Brad Pitt and Neri Oxman, 42, reportedly met through an architecture project at MIT, where she works as a professor of media arts and sciences at the school’s Media Lab. While the nature of the project is unknown, Brad Pitt is a noted architecture enthusiast and founded the Make It Right Foundation, which builds affordable and environmentally friendly homes in New Orleans for people in need.
Here are 5 things to know about the renowned architect:
1. Brad Pitt’s New Friend Neri Oxman was born in Israel.
Oxman’s work and aesthetic, which fuses elements of nature with architectural design, has its roots in her childhood. Born in Haifa, Israel, she enjoyed splitting her time between exploring her grandmother’s garden and her parents’ architectural studio, according to her profile on the Vilcek Foundation’s website. Both of her parents — Robert, an American, and Rivka, a native Israeli — were well-known architects. She also has a younger sister, Karen, who works as an artist in mixed media.
“She grew up ‘between nature and culture,’ pressing leaves and making balsa airplanes,” the Vilcek Foundation’s website says.
In a 2016 interview with Surface magazine, she described her childhood as “funky” and filled with creative influences. After fulfilling her mandatory service in the Israeli military, she applied to medical school. But after two years of studying at the Hebrew University in Jerusalem, she transferred to the Technion-Israel Institute of Technology, where her father was a professor.
After studying in Jerusalem and later London, Oxman immigrated to the United States in 2005 to study under her mentor, renowned design theoretician Prof. William J. Mitchell, at MIT. She became an associate professor at MIT in 2010 and has remained at the school ever since.
2. She was married to a famous composer.
Oxman was previously married to renowned Argentine composer Osvaldo Golijov. He was awarded a Guggenheim Fellowship in 1995, a MacArthur Fellowship in 2003 and the Vilcek Prize in Music in 2008, among other honors. He also won two Grammy awards for Best Opera Recording and Best Classical Contemporary Composition for his work on 2007’s Ainadamar.
The duo married in 2011 and Oxman later told Slate the composer’s music had an “incredible influence” on her work. Intensely private about her personal life, Oxman has decline to comment on her split from Golijov. In 2017, Oxman told W Magazine that she does not have children.
3. Her most famous design was built by worms.
Using a combination of robotics and live silkworms, Oxman created her most famous project, a dome-like structure dubbed The Silk Pavilion, in 2003.
Inspired by the way silkworms weave cocoons, the pavilion was created by 6,500 live silkworms that were deployed on a base structure created by a robotic arm. The final product is meant to be a fusion of human and natural design.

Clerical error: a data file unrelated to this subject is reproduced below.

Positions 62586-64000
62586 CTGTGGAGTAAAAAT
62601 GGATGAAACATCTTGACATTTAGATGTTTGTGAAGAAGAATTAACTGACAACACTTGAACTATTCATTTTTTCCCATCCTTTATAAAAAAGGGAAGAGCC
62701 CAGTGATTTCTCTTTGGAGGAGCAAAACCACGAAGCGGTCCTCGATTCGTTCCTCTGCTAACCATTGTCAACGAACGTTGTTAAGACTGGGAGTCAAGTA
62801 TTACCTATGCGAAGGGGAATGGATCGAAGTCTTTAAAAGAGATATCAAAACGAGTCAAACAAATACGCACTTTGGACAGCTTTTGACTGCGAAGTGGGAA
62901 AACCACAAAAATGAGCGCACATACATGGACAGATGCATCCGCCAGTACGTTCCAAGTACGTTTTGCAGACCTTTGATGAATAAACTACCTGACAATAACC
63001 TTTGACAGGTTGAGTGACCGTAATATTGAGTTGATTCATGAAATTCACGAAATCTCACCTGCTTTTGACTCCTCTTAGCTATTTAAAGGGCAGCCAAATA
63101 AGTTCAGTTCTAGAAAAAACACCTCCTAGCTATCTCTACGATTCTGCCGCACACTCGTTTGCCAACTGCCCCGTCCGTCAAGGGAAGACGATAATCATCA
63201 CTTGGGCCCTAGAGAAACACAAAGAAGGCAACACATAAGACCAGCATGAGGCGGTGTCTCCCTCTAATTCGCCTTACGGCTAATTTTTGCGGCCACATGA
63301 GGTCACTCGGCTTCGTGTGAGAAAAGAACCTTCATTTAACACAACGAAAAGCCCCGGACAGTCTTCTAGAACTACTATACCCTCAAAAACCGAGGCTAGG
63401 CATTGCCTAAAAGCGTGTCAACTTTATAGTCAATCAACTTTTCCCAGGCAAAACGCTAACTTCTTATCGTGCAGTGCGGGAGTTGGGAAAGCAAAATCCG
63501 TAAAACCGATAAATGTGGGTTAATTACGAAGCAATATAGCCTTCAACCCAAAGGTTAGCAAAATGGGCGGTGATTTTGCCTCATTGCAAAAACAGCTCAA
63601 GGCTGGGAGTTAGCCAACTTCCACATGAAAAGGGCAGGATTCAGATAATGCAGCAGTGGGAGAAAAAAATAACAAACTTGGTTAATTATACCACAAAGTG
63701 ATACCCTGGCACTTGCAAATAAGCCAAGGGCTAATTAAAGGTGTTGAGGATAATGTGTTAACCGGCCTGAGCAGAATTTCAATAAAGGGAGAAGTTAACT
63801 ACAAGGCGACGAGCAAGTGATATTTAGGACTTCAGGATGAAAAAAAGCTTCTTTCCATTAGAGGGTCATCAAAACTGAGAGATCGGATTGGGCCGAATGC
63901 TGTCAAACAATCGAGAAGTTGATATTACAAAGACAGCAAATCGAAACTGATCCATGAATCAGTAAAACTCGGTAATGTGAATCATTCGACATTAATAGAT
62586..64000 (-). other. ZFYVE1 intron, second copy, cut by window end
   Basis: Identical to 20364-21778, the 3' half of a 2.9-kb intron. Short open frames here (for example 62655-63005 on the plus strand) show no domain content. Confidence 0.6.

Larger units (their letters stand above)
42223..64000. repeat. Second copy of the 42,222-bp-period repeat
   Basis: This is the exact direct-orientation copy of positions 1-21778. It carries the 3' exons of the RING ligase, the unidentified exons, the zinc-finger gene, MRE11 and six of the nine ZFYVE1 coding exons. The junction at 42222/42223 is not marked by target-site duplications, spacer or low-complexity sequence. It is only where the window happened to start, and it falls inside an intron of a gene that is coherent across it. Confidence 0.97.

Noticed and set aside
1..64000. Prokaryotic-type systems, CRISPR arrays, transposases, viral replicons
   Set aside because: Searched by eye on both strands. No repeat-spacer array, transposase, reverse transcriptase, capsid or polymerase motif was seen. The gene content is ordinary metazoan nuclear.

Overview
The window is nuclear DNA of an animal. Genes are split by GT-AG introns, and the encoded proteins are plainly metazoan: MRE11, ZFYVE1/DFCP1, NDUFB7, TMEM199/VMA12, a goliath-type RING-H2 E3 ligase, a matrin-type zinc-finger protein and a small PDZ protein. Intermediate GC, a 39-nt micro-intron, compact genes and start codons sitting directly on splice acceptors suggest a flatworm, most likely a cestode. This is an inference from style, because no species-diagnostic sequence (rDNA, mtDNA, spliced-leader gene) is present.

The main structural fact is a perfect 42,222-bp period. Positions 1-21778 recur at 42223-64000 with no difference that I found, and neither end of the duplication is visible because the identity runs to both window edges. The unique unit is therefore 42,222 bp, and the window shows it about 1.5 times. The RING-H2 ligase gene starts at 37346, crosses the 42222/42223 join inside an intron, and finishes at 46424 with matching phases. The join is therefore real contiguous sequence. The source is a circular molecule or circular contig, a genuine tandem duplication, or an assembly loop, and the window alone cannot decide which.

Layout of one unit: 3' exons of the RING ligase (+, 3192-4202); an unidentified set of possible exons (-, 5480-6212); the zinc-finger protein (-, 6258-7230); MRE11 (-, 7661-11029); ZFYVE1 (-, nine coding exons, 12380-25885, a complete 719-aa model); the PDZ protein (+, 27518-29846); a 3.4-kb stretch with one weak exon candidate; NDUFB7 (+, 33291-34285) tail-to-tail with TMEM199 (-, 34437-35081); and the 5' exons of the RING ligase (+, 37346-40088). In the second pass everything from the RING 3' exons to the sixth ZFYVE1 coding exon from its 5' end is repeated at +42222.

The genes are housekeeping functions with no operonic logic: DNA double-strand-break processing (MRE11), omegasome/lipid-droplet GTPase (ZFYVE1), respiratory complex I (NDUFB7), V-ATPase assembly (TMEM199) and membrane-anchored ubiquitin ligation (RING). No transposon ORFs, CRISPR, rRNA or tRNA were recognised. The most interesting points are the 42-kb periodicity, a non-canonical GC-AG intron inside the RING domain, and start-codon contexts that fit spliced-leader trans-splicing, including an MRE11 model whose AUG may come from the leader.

“We’ve managed to motion-track the silkworm’s movement as it is building its cocoon,” Oxman told Dezeen. “Our aim was to translate the motion-capture data into a 3D printer connected to a robotic arm in order to study the biological structure in larger scales.”
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4. She’s won a lot of awards.
Oxman’s work has been praised by her contemporaries and featured in a number of museums. She’s held exhibitions at the Museum of Modern Art and Boston’s Museum of Science, both of which also have some of her pieces in their permanent collections. MoMa curator Paola Antonelli called her “a person ahead of her time, not of her time” in a 2016 interview with Surface magazine, and futurist author Bruce Sterling told ABITARE Magazine that her work is “shatteringly different from anything before.”
In addition, she won the Vilcek Prize in Design in 2014, the MIT Collier Medal in 2016, the Carnegie “Pride of America” Award in 2014, the Earth Award for Future Crucial Design in 2009 and the Holcim Foundation Next Generation award in 2008. She’s also a senior fellow in the Design Futures Council and was a Culture Leader at the World Economic Forum in 2016.
Oxman was named the “most talented, intelligent, funny, and gorgeous Jewish women in the world” by Shalom Life in 2012.
5. She once name-dropped Pitt in an old interview.
In a 2017 interview with W Magazine, Oxman used the actor — and his good pal George Clooney — as examples of the human tendency to idolize male icons.
Asked if she thinks the issue of male dominance is unique to her profession, she said, “For the same reason we have the Brad Pitt and the George Clooneys, it’s just part of human nature to idolize stereotypes.”
She added, “Such singularities are useful to the common perception of heroism. But it’s not only true for architecture; it’s true in musical composition, for females working in theater, for film directors. This isn’t just a disease of the architecture profession; it’s a phenotype of human culture and how we develop stereotypes and perceptions.”